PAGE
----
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J Biol Chem. 2016 May 20;291(21):11230-40. doi: 10.1074/jbc.M115.713362. Epub 2016 Mar 18.

Characterization of Diabetogenic CD8+ T Cells: IMMUNE THERAPY WITH METABOLIC BLOCKADE.

Author information

1
From the Department of Immunobiology.
2
the Interdepartmental Program in Computational Biology and Department of Pathology, Yale University, New Haven, Connecticut 06520 and.
3
From the Department of Immunobiology, the Howard Hughes Medical Institute, Chevy Chase, Maryland 20815.
4
From the Department of Immunobiology, the Interdepartmental Program in Computational Biology and Department of Pathology, Yale University, New Haven, Connecticut 06520 and.
5
From the Department of Immunobiology, Internal Medicine, and kevan.herold@yale.edu.

Abstract

Type 1 diabetes mellitus is caused by the killing of insulin-producing β cells by CD8+T cells. The disease progression, which is chronic, does not follow a course like responses to conventional antigens such as viruses, but accelerates as glucose tolerance deteriorates. To identify the unique features of the autoimmune effectors that may explain this behavior, we analyzed diabetogenic CD8+ T cells that recognize a peptide from the diabetes antigen IGRP (NRP-V7-reactive) in prediabetic NOD mice and compared them to others that shared their phenotype (CD44(+)CD62L(lo)PD-1(+)CXCR3(+)) but negative for diabetes antigen tetramers and to LCMV (lymphocytic choriomeningitis)-reactive CD8+ T cells. There was an increase in the frequency of the NRP-V7-reactive cells coinciding with the time of glucose intolerance. The T cells persisted in hyperglycemic NOD mice maintained with an insulin pellet despite destruction of β cells. We compared gene expression in the three groups of cells compared with the other two subsets of cells, and the NRP-V7-reactive cells exhibited gene expression of memory precursor effector cells. They had reduced cellular proliferation and were less dependent on oxidative phosphorylation. When prediabetic NOD mice were treated with 2-deoxyglucose to block aerobic glycolysis, there was a reduction in the diabetes antigen versus other cells of similar phenotype and loss of lymphoid cells infiltrating the islets. In addition, treatment of NOD mice with 2-deoxyglucose resulted in improved β cell granularity. These findings identify a link between metabolic disturbances and autoreactive T cells that promotes development of autoimmune diabetes.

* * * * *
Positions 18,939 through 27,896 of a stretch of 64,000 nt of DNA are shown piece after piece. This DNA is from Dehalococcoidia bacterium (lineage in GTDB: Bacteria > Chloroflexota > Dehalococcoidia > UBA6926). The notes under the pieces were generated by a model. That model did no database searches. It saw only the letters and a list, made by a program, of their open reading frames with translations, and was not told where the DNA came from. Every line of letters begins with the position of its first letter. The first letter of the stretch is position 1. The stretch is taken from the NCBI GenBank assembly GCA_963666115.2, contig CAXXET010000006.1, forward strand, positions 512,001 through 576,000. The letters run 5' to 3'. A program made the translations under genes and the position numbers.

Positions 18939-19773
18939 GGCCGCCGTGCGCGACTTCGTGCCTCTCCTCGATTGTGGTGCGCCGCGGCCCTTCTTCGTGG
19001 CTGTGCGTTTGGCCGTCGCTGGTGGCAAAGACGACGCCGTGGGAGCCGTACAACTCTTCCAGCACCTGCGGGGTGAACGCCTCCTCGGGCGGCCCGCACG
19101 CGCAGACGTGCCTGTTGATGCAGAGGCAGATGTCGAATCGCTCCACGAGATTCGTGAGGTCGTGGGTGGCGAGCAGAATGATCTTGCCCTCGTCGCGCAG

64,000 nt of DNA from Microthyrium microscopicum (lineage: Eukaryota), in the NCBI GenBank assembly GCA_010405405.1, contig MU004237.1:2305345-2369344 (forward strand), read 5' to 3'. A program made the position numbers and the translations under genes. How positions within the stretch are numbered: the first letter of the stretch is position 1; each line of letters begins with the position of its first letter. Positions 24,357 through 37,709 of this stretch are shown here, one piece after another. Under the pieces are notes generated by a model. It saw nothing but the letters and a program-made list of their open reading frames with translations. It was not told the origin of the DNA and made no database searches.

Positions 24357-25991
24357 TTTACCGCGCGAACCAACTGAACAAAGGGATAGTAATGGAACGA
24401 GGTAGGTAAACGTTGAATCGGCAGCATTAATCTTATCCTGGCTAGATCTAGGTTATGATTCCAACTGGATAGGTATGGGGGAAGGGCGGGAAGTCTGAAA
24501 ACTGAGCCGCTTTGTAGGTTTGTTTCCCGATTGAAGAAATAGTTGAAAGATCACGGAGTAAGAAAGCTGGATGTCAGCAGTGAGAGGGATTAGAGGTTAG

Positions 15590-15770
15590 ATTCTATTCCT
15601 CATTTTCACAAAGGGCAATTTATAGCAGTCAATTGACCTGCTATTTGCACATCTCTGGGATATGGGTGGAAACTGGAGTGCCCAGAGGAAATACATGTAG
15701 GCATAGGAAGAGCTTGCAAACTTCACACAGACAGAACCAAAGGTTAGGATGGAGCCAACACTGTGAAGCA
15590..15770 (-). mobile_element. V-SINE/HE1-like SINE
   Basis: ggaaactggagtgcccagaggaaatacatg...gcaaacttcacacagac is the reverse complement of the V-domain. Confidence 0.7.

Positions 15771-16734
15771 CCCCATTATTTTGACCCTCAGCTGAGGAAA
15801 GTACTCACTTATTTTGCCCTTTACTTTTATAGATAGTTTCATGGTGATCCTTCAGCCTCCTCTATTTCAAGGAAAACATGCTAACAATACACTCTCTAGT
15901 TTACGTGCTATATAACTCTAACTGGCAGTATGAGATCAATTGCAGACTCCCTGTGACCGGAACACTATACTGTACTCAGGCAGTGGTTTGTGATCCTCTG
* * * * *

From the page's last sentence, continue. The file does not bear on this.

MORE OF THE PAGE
KEYWORDS:

T-cell; autoimmunity; beta cell (B-cell); immunology; type 1 diabetes

PMID:
26994137
PMCID:
PMC4900270
DOI:
10.1074/jbc.M115.713362
[Indexed for MEDLINE]
Free PMC Article

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